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Golden Games in Nobeoka Preview

by Brett Larner

Held in Athlete Town Nobeoka, Japan's Eugene, Saturday's Golden Games in Nobeoka are one of the highlights of outdoor track season.  Fans line the outer lane of the track, banging on metallic sponsor boards to create a rhythmic roar that follows athletes all the way through the race and the great Soh twins working the field, calling to each athlete by name over loudspeakers to urge them on and welcoming them to the finish.  Every year it produces some of the fastest Japanese times of the year, and in an Olympic year that's going to be more true than ever.

Last year the men's 10000 m was little more than a time trial for Kenta Murayama (Team Asahi Kasei) and Yuta Shitara (Team Honda) with pacing from double World Championships bronze medalist Paul Tanui (Team Kyudenko), both breaking 27:45.  This year it's big, arguably the main race of the day as Olympic team hopefuls look to join the eleven Japanese men already under the 28:00.00 Rio standard in the lead-up to June's National Championships.  60-61 minute half marathoners Keita Shitara (Konica Minolta), Masato Kikuchi (Konica Minolta), Daichi Kamino (Konica Minolta), Keisuke Nakatani (Komazawa Univ.), Naoki Kudo (Komazawa Univ.), Taku Fujimoto (Team Toyota) and Shogo Nakamura (Team Fujitsu) are all entered along with Yuta Shitara, the only man in the field who already holds a Rio standard time apart from pacer Tanui.  One name to watch out for is 2016 national XC champion Takashi Ichida (Team Asahi Kasei), the top Japanese man in the 10000 m at last month's Hyogo Relay Carnival where he scored a potential in for the Rio team if he breaks 28.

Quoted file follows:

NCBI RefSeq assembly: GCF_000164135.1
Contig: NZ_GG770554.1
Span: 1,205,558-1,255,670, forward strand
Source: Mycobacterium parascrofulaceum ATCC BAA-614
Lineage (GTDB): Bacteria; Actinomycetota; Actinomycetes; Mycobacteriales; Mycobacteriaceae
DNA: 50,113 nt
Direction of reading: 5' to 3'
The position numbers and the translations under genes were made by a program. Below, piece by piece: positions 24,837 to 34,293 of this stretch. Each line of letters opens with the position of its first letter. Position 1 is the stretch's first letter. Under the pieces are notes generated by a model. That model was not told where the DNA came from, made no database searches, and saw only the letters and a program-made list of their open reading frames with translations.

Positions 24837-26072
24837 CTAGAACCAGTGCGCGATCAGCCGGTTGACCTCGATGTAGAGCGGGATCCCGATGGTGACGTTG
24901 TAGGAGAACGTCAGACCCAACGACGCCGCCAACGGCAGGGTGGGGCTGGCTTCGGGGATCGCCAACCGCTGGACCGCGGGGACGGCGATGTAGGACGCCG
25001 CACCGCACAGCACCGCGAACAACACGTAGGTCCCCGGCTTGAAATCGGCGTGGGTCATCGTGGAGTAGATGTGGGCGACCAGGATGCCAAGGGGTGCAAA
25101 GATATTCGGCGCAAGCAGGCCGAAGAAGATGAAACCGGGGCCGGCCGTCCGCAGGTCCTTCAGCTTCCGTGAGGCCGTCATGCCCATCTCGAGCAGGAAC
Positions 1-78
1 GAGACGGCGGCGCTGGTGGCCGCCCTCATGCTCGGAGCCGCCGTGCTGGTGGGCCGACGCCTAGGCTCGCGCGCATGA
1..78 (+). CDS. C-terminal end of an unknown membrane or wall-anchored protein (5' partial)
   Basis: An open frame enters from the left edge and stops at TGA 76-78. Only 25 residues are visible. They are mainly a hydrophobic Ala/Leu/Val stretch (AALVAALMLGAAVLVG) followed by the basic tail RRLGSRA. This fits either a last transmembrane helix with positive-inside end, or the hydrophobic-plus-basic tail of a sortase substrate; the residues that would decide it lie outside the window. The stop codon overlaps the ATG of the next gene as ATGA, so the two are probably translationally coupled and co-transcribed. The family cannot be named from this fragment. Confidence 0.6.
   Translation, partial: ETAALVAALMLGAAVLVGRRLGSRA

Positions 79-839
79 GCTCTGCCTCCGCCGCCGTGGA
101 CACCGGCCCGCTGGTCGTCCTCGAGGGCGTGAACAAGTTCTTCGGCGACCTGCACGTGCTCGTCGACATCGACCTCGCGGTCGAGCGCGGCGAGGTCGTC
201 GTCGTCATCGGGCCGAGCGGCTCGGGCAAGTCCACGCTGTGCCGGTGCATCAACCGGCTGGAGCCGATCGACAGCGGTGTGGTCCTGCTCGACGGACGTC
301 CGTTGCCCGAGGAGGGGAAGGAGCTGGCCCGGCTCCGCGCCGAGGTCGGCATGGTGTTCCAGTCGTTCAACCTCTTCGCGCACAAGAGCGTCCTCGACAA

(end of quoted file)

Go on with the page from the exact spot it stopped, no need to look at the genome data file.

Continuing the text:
The men's 5000 m A-heat's main draw is 17-year-old Gakuho Ishikawa H.S. senior Hyuga Endo, red-hot lately with wins in four of his last five races including a 13:48.13 PB for 5000 m in his first race this outdoor season to move up to all-time #7 among Japanese high schoolers.  13:39.87 is the mark to beat for #1.  As with last year, the C-heat is the real A-heat as a few ambitious Japanese line up among almost all the best Japan-based Africans to try to get pulled to fast times.  It worked for Kota Murayama (Team Asahi Kasei) last year with a rare Japanese sub-13:20, and this year the likes of 2016 year leader to date Takanori Ichikawa (Team Hitachi Butsuryu), 2015 national university 5000 m champion Hazuma Hattori (Toyo Univ.) and 5000 m national collegiate record holder Kensuke Takezawa (Team Sumitomo Denko) hope to follow suit.  13:25.00 is the time to beat for Rio, a time three Japanese men currently hold.

Seven women have cleared the 15:24.00 Rio standard so far.  Three of the five fastest so far this year without Rio marks are entered, Hisami Ishii (Team Yamada Denki), Sakie Arai (Osa Gakuin Univ.) and Risa Kikuchi (Team Hitachi), but the best chance of a Rio-qualifying mark may come from #1-ranked high schooler Yuka Mukai (Sera H.S.), 15:31.92 last fall for all-time H.S. #6.  Look also for U-20 marathon record holder Reia Iwade (Team Noritz) hitting the track after missing Rio in the marathon despite a 2:24:38 PB at March's Nagoya Women's Marathon.

© 2016 Brett Larner
all rights reserved

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© 2018 Brett Larner, all rights reserved